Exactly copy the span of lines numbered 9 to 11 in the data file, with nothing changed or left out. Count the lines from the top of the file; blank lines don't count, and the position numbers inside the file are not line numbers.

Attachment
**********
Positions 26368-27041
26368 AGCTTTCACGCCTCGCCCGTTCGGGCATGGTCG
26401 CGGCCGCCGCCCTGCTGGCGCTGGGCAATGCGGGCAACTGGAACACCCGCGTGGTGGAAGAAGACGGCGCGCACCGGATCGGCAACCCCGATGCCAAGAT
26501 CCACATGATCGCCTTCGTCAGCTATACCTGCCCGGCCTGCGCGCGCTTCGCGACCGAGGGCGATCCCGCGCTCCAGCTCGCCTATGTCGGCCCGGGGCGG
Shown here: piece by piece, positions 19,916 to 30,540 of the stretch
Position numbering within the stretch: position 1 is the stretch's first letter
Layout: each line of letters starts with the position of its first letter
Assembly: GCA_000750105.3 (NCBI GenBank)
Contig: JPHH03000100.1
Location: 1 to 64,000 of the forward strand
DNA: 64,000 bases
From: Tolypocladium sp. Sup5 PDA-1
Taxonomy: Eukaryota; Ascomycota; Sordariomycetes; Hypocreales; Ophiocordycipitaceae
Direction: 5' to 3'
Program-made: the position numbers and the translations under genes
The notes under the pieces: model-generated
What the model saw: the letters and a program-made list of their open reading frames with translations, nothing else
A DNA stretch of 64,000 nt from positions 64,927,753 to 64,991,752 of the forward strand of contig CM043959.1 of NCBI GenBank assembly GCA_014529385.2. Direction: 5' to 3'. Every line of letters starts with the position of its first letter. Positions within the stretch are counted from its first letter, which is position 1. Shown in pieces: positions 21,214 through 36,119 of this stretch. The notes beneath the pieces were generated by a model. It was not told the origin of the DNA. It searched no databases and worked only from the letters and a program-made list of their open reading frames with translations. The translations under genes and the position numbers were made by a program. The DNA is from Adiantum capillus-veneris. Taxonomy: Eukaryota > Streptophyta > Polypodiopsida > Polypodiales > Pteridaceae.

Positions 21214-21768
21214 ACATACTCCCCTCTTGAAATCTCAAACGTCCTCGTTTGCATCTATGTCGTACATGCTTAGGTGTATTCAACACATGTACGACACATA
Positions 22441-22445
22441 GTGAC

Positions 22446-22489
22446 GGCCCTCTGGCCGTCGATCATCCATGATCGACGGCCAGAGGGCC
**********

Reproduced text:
Contig: JPHH03000100.1
Location: 1 to 64,000 of the forward strand
DNA: 64,000 bases